On ambition — December 10, 2017

On ambition

“…[they] were consumed by their ambitions, which paradoxically made their worlds smaller and less comfortable than those who weren’t afflicted by the curse, for ambition meant never being satisfied, to be always hungering for more, constantly pushing forward because no success could ever be big enough to quell the need for new and even bigger successes, the compulsion to turn one store into two stores, then two stores into three stores… which required… concentration and singleness of purpose…”

Source: 4 3 2 1, Paul Aster

Ceaseless hunger for more, never satisfied, one success not quelling the compulsion to chase new and even bigger success… with a deep concentration and singleness of purpose.

Ambition, perserverance, lifelong learning, continual improvement and betterment, the quest toward perfection: these are all slight variations on the same theme.

Happy but not satisfied, with focus and discipline, to do deep work, beautiful and passionate and true to each individual’s authentic self.

Targets — December 9, 2017


Targets can be a statement of direction: lose weight, get better at service, reduce waste, lower cost.

A target that is expressed as a general direction or an overarching goal is not problematic.

What is problematic is when a target is translated into an arbitrary number, because meeting the target then becomes the de facto purpose of the system or individual.

For example, if a call centre exists to help customers solve problems, and you set a target of “customer calls should be kept to a maximum of three minutes”, then the performance of the call centre agents shifts to meeting that target, instead of helping customers.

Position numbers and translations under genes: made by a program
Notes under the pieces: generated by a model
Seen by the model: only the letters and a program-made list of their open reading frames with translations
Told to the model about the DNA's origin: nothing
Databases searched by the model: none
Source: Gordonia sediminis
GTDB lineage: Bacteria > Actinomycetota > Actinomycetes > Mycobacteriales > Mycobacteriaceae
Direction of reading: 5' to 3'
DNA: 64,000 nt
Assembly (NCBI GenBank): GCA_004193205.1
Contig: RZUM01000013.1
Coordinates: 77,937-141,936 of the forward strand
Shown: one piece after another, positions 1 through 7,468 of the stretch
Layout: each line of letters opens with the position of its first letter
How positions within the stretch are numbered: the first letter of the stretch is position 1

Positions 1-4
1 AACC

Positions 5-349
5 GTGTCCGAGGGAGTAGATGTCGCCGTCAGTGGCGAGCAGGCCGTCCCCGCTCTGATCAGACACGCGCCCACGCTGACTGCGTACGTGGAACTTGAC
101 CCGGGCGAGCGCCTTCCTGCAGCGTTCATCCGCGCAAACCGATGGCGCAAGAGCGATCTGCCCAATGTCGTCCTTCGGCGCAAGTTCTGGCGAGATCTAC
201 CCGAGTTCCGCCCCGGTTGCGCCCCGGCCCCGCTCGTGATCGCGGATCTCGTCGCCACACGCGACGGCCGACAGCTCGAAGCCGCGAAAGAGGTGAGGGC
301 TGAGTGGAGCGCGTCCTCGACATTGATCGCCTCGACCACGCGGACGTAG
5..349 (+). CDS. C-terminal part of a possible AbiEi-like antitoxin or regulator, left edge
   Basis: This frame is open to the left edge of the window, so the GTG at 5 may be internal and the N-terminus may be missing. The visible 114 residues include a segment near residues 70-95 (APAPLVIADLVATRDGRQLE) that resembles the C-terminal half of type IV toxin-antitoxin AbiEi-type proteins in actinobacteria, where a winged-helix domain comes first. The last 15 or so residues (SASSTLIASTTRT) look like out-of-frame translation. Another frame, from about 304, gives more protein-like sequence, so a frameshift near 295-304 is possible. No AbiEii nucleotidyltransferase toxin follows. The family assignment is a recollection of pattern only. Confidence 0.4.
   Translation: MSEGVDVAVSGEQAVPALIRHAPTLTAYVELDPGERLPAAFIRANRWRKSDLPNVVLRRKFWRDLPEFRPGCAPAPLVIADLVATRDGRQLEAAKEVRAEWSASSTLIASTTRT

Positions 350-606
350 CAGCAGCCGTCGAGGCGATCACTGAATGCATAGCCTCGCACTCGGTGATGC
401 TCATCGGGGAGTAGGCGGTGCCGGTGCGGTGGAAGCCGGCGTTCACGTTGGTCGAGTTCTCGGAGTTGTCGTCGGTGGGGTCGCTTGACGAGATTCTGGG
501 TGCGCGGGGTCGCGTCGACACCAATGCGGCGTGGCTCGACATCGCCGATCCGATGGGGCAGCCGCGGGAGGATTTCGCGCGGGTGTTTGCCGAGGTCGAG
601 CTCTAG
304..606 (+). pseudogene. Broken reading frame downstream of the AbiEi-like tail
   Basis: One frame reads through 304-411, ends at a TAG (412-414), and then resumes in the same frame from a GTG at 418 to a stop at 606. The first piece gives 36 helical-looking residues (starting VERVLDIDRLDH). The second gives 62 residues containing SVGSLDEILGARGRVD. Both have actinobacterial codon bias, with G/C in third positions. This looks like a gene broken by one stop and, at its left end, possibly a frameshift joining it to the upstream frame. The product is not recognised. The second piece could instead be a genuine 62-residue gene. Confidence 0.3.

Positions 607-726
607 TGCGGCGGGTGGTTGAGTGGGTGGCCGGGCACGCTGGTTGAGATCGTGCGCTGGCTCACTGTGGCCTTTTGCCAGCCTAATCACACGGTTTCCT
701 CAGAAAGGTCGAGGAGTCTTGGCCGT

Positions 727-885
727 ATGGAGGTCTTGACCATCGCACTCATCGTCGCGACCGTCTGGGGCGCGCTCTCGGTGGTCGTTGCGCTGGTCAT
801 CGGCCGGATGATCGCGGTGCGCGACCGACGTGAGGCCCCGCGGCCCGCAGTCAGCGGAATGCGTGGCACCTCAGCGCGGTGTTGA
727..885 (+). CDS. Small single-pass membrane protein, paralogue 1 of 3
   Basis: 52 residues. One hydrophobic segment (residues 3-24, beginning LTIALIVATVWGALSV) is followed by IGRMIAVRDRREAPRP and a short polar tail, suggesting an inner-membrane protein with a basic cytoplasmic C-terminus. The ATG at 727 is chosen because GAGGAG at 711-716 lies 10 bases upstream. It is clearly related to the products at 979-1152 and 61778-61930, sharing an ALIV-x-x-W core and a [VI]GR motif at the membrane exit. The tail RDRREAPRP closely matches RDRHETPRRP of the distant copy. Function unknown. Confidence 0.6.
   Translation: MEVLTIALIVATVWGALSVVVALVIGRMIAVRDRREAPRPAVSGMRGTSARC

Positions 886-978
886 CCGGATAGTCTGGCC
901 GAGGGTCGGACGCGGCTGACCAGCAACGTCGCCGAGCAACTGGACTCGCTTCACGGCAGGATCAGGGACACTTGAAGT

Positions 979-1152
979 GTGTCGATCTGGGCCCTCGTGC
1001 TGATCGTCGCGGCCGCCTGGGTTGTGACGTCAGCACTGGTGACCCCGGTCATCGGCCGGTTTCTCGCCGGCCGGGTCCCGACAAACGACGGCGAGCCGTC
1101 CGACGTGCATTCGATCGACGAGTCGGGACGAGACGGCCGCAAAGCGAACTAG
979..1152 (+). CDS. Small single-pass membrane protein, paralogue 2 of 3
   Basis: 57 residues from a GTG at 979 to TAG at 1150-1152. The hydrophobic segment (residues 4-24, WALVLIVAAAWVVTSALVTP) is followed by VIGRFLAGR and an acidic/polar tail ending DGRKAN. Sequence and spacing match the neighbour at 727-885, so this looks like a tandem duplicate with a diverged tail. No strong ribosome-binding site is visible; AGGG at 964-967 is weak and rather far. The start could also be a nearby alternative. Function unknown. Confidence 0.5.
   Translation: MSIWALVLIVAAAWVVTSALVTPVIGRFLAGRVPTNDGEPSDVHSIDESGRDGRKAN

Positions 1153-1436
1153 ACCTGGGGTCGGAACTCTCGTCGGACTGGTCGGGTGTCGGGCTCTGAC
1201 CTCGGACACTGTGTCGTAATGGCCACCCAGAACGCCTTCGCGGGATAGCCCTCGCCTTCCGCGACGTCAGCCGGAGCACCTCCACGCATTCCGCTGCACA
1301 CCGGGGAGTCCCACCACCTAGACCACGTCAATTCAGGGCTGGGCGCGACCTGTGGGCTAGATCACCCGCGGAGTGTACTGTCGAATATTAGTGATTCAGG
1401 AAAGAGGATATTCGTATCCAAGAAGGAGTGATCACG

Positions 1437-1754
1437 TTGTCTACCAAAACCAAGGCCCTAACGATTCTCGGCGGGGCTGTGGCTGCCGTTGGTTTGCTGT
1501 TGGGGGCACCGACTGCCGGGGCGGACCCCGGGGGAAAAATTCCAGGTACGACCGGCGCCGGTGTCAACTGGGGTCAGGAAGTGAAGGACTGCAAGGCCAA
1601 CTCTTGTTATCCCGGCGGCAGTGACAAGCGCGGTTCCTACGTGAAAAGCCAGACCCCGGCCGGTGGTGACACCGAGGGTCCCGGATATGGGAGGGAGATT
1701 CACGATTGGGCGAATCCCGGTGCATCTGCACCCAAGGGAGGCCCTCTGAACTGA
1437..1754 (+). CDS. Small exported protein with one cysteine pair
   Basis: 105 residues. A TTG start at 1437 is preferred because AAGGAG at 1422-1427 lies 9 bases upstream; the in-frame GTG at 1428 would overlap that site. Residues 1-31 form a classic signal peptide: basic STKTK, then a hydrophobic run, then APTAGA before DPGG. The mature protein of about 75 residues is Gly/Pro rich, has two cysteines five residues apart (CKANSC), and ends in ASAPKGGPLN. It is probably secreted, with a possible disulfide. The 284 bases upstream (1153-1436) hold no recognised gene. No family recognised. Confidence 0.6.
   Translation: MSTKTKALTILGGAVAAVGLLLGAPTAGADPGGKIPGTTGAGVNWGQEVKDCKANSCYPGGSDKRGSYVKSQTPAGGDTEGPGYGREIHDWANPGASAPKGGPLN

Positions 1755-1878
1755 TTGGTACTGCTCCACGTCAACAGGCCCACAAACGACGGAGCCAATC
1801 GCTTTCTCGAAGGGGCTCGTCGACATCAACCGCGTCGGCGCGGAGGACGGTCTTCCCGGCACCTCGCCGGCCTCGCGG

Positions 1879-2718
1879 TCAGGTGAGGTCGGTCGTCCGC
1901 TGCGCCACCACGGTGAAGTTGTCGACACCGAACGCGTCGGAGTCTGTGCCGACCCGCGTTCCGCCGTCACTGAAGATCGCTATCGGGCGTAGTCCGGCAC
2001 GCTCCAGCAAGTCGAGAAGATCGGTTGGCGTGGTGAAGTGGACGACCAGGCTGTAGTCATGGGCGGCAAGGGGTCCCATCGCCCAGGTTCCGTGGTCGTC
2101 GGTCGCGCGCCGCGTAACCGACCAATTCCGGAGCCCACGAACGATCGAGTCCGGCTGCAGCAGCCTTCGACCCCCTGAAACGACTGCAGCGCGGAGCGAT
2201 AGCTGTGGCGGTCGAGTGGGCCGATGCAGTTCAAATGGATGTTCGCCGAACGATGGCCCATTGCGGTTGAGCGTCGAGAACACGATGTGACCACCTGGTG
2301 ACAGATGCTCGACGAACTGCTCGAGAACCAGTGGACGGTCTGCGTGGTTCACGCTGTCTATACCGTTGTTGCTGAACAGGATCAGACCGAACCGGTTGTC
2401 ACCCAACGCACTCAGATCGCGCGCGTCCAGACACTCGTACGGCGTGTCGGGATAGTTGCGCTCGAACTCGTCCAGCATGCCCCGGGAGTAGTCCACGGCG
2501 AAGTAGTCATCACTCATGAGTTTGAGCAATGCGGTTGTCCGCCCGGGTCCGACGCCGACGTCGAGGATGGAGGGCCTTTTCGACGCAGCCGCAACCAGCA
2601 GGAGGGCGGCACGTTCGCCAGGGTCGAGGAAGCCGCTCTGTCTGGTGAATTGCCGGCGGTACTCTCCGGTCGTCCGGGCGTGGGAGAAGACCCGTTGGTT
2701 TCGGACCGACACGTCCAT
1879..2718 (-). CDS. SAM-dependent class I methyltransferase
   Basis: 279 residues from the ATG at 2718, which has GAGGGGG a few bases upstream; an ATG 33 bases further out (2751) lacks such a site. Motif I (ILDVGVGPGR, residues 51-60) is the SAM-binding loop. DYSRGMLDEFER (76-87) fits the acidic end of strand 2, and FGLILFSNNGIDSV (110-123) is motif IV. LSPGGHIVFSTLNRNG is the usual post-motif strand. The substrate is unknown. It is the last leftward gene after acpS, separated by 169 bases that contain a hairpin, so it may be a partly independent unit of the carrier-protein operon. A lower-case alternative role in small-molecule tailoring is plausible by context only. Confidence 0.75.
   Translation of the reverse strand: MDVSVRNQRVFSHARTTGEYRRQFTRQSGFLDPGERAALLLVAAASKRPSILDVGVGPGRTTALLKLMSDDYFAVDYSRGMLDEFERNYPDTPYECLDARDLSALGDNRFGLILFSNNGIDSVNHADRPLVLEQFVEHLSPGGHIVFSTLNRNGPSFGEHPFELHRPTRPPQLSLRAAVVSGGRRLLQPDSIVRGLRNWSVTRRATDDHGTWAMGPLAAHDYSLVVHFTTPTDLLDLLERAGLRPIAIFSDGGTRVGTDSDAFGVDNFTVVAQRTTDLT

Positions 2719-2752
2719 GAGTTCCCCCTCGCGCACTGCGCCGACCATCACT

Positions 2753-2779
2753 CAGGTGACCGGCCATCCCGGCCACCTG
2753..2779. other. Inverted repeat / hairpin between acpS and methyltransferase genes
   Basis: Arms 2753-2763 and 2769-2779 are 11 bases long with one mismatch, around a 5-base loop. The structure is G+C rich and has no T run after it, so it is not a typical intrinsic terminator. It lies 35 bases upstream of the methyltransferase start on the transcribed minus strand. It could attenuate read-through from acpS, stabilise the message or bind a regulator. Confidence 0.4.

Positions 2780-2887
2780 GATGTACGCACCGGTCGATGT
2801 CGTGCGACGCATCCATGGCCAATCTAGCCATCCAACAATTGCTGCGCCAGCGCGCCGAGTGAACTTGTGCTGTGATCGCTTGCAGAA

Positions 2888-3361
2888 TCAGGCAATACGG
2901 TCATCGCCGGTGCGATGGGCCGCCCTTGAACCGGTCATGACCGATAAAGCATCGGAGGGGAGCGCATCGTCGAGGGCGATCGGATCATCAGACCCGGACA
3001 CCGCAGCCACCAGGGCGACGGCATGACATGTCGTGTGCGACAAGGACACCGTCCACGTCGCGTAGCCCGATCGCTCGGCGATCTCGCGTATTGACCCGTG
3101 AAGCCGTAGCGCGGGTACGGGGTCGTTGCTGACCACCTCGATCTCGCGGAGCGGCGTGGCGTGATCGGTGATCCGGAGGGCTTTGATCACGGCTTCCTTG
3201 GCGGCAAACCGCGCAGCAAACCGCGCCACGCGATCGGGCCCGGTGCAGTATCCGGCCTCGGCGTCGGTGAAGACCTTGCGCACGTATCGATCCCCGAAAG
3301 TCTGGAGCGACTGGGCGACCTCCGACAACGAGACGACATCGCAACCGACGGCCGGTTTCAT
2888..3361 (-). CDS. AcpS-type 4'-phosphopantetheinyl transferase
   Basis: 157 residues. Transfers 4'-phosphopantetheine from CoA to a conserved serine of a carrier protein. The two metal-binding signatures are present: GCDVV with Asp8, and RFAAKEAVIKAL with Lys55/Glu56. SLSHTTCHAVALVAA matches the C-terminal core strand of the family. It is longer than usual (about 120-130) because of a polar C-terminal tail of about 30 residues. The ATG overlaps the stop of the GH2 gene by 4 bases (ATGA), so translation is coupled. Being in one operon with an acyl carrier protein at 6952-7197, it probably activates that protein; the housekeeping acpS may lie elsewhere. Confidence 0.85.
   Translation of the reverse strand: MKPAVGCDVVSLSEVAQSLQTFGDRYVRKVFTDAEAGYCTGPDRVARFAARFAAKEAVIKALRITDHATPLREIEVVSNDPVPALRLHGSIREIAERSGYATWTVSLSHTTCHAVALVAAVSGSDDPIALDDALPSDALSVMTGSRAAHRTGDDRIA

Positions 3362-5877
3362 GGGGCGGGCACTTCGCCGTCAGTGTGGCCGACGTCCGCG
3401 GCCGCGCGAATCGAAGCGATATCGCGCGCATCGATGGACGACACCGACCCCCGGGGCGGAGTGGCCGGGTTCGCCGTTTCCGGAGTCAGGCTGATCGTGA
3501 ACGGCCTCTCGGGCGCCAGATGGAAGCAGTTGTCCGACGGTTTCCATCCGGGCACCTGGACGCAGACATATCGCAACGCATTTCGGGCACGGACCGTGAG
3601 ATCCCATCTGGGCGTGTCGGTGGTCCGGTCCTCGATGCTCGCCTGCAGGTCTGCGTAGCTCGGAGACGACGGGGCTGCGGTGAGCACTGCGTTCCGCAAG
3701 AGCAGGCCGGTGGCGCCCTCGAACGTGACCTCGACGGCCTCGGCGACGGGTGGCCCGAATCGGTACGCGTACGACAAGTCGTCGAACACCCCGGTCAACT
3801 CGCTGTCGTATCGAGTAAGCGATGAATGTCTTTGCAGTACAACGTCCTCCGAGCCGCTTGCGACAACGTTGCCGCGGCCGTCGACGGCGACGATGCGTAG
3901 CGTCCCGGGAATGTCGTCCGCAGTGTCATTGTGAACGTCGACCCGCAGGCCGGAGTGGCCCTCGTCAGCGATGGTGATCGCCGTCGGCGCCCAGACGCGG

If a target is set above the current level of capability, then the system (the individual or organisation) will game the system to reach it.

If a target is set below the current level of capability, then there is a disincentive to improve.

So when should we use targets and when do they distort behaviour, leading to sub optimal outcomes?

Tell me about a problem you solved? — December 8, 2017

Tell me about a problem you solved?

Somebody who has solved a hard problem never forgets the details. You can ask them questions on different levels and they will be able to answer, right down to the colours of the nuts and bolts. If you ask somebody about a problem they solved and they scamper through it, skipping over details or unable to tell you all the little hurdles and obstacles, then they were not really involved. So a good sorting question to find a good problem solver is:

  • Tell me about a problem you solved?
Value demand versus failure demand — December 7, 2017

Value demand versus failure demand